A pair of silver medalist Chinook Regional Science Fair prodigies are off to the Canada-Wide Science Fair, and they are shaking the ground of the very institution that raised them.
Hazlet School's Grade 11 Tessa Todd and Braden Baumann are a pair of 17-year-old wiz kids that are challenging some preconceived notions in education.
The project that won them a spot on the big circuit focuses on the idea that people are either physical learners, audio-based learners, or visual learners.

Tessa Todd, Hazlet School 11th grader. Tessa Todd, Hazlet School 11th grader. 

"Our project was to research into that and see if there's actually those learning styles, or if that's a bit of a myth," said Todd. "And to go more so into these different learning styles and how people actually learn and how people comprehend material."
The way they went about this experiment was by having people fill out a small survey, which filtered them down to what kind of preferred learning method they personally find the most success in. In total, they had 21 participants.
Then, they were made to complete similar material in each of the different formats they were sorted into. The selection for which learning style they would be learning from was randomized, but the tests they all took were the same.
The results of how people faired were recorded and broken down by each learning style.
"We chose a topic that not many people would know too much about, which was armadillos," said Todd. "So we just did some background research on armadillos. [Baumann] already had some base knowledge."
The results of their finding, while only from a small batch, revealed some interesting results.
Of those who were matched with their preferred learning styles, 75 per cent was the average score. For those who had to take in the information in a way they did not align with, they scored an average of 71.1 per cent.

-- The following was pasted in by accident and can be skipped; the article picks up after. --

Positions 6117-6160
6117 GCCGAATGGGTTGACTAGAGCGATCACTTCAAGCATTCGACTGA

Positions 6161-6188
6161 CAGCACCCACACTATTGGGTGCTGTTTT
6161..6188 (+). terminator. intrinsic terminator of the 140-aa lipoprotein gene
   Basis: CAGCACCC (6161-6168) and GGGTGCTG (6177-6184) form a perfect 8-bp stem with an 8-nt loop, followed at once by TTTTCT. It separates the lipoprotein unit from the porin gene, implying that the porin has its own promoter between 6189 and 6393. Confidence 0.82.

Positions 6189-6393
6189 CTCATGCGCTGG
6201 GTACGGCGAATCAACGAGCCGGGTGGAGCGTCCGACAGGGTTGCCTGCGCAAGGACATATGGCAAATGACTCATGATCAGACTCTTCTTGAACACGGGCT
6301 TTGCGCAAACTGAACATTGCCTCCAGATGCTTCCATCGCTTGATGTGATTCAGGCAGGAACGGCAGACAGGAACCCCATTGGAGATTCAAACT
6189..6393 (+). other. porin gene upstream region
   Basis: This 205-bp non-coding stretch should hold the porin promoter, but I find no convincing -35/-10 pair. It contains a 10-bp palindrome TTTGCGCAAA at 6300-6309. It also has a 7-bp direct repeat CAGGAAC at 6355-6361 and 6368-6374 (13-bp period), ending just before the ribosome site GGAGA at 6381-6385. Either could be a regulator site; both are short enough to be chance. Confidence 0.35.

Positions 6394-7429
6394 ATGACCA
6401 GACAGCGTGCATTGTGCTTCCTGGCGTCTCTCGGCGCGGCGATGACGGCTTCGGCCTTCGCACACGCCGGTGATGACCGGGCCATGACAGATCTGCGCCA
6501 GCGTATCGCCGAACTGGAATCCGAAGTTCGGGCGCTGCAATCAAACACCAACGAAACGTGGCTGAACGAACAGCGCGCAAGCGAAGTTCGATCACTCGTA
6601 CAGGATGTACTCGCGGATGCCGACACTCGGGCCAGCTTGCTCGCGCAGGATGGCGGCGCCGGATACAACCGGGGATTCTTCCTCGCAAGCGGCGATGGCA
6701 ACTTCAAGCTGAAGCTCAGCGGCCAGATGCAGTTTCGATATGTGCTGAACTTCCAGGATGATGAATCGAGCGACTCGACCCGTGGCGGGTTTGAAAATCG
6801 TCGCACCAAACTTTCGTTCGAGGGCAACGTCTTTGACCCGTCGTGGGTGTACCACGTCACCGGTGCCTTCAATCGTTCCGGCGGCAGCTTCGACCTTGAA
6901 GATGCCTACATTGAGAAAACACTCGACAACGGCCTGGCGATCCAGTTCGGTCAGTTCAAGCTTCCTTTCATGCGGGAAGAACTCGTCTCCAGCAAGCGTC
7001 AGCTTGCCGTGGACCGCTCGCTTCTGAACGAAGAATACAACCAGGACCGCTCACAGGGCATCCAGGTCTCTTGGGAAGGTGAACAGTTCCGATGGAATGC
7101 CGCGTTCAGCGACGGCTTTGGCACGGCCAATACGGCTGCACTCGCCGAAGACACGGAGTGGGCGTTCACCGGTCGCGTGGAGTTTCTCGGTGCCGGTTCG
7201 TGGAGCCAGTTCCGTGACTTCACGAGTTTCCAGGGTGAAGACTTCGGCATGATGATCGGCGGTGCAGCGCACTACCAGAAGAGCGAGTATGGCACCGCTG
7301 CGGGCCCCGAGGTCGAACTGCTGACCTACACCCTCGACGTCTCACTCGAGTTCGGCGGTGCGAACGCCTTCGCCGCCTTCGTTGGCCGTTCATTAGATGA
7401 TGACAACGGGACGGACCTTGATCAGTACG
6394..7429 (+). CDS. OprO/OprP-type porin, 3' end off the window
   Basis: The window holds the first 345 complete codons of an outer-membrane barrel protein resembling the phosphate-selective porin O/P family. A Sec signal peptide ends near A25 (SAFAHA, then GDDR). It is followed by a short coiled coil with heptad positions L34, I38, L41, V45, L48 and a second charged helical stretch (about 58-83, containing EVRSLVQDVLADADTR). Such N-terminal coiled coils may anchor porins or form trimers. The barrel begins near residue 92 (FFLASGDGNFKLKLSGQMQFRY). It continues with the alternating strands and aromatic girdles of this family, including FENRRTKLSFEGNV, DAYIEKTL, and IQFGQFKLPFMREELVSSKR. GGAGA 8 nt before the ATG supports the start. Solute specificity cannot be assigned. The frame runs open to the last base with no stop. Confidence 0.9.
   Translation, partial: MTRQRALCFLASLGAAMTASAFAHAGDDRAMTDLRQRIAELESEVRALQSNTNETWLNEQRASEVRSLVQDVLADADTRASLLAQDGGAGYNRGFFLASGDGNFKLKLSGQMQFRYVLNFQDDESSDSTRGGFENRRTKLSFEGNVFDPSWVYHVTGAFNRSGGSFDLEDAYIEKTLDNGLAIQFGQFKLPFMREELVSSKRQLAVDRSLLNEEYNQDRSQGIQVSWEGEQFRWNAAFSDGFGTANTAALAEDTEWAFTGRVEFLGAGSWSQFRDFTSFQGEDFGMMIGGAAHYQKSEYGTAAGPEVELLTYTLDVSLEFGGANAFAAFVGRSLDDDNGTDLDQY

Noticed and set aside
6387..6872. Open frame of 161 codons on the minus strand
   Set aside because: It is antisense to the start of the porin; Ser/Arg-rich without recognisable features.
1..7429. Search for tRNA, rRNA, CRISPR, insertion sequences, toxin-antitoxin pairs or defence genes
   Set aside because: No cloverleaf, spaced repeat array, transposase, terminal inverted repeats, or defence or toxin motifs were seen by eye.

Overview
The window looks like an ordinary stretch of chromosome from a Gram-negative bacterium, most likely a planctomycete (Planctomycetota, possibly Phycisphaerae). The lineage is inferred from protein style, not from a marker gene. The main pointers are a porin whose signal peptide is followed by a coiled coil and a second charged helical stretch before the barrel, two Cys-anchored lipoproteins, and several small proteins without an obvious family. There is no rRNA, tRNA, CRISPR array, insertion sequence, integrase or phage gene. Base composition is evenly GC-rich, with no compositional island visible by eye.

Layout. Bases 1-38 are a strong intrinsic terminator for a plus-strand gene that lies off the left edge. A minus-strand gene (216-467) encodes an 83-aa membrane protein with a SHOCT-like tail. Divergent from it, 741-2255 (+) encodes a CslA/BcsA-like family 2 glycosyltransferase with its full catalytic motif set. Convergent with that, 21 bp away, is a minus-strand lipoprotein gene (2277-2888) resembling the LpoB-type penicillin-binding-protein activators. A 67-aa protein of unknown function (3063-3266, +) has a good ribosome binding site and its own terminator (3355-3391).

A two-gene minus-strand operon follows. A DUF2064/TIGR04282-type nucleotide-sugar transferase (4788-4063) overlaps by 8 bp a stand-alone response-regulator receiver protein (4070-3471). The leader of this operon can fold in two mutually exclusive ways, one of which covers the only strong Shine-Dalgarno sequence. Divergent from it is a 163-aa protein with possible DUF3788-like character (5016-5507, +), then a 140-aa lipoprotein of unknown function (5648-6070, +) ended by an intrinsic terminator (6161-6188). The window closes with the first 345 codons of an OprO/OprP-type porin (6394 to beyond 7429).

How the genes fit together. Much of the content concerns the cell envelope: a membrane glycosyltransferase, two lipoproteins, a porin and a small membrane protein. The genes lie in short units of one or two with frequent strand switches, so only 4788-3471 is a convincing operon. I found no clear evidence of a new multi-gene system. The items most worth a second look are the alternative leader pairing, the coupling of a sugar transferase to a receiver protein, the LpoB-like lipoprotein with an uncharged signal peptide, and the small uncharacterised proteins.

Braden Baumann, Hazlet School 11th grader. Braden Baumann, Hazlet School 11th grader. 

"However, within that, there were a few different interesting things that could be found," said Baumann. "For each different presentation, there were different averages too."
In reading and writing, there was an 82 per cent average. The visual quiz scored second highest, with a 72 per cent average. In last place was audio, which was a 62 per cent average.
"Which would show that the reading and writing quiz had the highest average and therefore the best comprehension of that material," said Baumann.
In the run-up to the Canada-Wide Science Fair, the duo will be looking to expand their test base. By getting more participants, they can more accurately account for the differences in individual performance on the material. For anyone who would like to help out, they can click here
Both Todd and Baumann are excited to be heading to the national level, and the trip out east. But perhaps most importantly, they are excited to continue this innovative project.
"What we were really trying to figure out with this is that there's different learning styles across different subjects as well," said Baumann. "So it's not just one universal learning style people have, but different subjects can be learned in different ways that help those specific subjects be learned better."